Manning was born of a Low Church family and was educated at Harrow and at Balliol College, Oxford (B.A., 1830), gaining some reputation as a debater. He lacked the financial backing to enter politics like his friend William Ewart Gladstone, but worked for a year in a minor post of the colonial office and returned to Oxford as fellow of Merton College. He was ordained (1832) in the Anglican Church and was given a living in Sussex. By 1835 he had become an adherent of the Oxford movement. In 1841 he became archdeacon of Chichester.
By 1845 when William George Ward was degraded, Manning had become prominent in the Oxford movement, and his letters of succeeding years, as well as his visit to Rome (1847), foretold his following of John Henry Newman and Ward into the Roman Catholic Church. When the bishop of Exeter was compelled by the privy council (1850) to institute G. C. Gorham to a benefice despite Gorham's open disbelief in the doctrine of baptismal regeneration, Manning left the Church of England and entered (1851) the Roman communion.
Ordained a Catholic priest, Manning became a celebrated confessor, an ardent advocate of prison reform, and a constant promoter of schemes for alleviating the condition of the poor. His society of Oblates of St. Charles (1857) carried on much of this work. One of the most trusted advisers of Cardinal Wiseman, Manning was made (1857) provost of the Westminster chapter, and on Wiseman's death, he was appointed archbishop (1865). He greatly expanded Catholic education in England and furthered the education of the poor. He strongly opposed Catholic participation in Anglican universities, thereby bringing himself into conflict with Newman.
His advocacy of the rights of workers brought much abuse upon him from conservatives, but he fearlessly forwarded the movement within his church that culminated in the encyclical of Leo XIII on the rights of labor. In his later years he was constantly called on to speak at labor-union conventions and to serve on strike arbitration boards. He was an advocate of slum clearance and teetotalism. In 1869 and 1870, Manning was a leader in the movement that favored the dogma of papal infallibility, and he inclined to view Newman and others who thought it an untimely move as decidedly lukewarm Catholics. This intensified the dislike between Newman and Manning. In 1875, Manning was created cardinal. Many regard as the greatest single achievement of Manning's career the strong support he gave the strikers in the great London dock strike (1889) and his single-handed settlement of it.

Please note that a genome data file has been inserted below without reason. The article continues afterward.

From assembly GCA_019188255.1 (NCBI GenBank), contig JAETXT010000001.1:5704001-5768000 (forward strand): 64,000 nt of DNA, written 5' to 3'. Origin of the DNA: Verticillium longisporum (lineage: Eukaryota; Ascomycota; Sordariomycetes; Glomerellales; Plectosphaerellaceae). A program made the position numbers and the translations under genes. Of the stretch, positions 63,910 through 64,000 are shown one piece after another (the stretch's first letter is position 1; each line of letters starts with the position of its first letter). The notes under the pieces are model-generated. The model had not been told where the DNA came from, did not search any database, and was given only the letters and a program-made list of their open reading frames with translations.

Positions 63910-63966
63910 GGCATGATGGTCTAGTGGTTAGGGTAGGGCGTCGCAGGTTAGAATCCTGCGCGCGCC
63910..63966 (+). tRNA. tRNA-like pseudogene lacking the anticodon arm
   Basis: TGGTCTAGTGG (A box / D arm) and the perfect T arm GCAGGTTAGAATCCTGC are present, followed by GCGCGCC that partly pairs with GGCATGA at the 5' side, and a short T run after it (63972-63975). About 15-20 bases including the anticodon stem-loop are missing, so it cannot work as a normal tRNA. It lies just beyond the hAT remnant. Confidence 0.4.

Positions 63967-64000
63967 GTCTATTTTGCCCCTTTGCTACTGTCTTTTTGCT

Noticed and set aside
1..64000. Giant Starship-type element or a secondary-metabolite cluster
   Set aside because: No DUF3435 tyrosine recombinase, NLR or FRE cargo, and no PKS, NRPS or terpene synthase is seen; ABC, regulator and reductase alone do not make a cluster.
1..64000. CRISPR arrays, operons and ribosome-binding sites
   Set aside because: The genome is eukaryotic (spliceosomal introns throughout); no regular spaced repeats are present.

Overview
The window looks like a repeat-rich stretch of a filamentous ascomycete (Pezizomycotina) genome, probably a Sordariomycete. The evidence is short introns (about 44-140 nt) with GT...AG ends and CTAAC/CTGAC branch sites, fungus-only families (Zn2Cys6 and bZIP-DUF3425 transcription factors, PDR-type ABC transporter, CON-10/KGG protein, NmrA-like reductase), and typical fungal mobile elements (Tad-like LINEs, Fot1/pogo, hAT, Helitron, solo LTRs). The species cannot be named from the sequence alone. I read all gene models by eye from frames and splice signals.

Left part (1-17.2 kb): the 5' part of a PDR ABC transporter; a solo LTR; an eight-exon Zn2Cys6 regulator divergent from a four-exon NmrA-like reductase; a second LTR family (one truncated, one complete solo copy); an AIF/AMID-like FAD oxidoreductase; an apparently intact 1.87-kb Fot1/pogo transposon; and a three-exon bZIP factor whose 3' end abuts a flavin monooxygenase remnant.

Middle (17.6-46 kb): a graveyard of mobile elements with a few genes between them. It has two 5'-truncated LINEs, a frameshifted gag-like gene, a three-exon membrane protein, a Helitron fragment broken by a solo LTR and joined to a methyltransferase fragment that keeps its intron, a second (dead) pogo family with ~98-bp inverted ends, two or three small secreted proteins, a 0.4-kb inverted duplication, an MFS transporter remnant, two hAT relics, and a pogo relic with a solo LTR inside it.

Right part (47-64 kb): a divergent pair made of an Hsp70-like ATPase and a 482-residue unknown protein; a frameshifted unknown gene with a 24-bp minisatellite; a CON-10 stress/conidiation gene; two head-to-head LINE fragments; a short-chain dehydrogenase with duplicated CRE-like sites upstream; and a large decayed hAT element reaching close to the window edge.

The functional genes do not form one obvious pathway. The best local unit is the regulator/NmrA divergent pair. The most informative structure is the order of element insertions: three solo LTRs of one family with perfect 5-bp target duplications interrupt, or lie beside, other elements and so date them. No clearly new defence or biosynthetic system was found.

Manning's Rule of Faith (1839) and Unity of the Church (1842) were important in the history of the Oxford movement. Among his Catholic works, The Eternal Priesthood (1883) is best known. See biographies by E. S. Purcell (2 vol., 1895-96, repr. 1973), S. Leslie (rev. ed. 1954), and V. A. McClelland (1962); G. Donald, Men Who Left the Movement (1967); L. Strachey, Eminent Victorians (1918, repr. 1969).
See his Manning: A Father, His Sons, and a Football Legacy (2000), with Archie Manning.
The Iowa Southwestern was completed in 1880 and some yards and a depot were constructed at the future location of Manning, in the summer of 1881. In 1881 the Chicago, Milwaukee, and St. Paul Railroad was also constructing a road across Iowa, south of and parallel to the Northwestern. These railroads interesected at what is now Manning.
Lee quoted Scott Dreier, "It's all about hurrying up to get the farming done so I can get to my job and get a paycheck. It becomes a rat race. It's a killer." Lee also interviewed Glen Ahrendsen who, having lost $30,000 on his hog operation as prices fell, had taken a second job at the Manning Regional Healthcare Facility. Lee notes, "On weekdays, the father sees his son for only 39 minutes." Lee spoke with farmer Andy Stangl who also works 52 hours a week at a feed mill in Arcadia. Stangl says, "I just want to be happy."
The article concluded with a quote by farmer Barry Kusel, "The family farm as we knew it, that's gone."
There were 650 households out of which 23.5% had children under the age of 18 living with them, 50.8% were married couples living together, 7.2% had a female householder with no husband present, and 39.7% were non-families. 37.4% of all households were made up of individuals and 22.8% had someone living alone who was 65 years of age or older. The average household size was 2.18 and the average family size was 2.88.
In the city the population was spread out with 23.4% under the age of 18, 5.2% from 18 to 24, 22.3% from 25 to 44, 20.9% from 45 to 64, and 28.2% who were 65 years of age or older. The median age was 44 years. For every 100 females there were 83.0 males. For every 100 females age 18 and over, there were 80.5 males.
The median income for a household in the city was $32,083, and the median income for a family was $43,021. Males had a median income of $28,214 versus $19,432 for females. The per capita income for the city was $16,806. About 3.7% of families and 7.9% of the population were below the poverty line, including 5.4% of those under age 18 and 14.1% of those age 65 or over.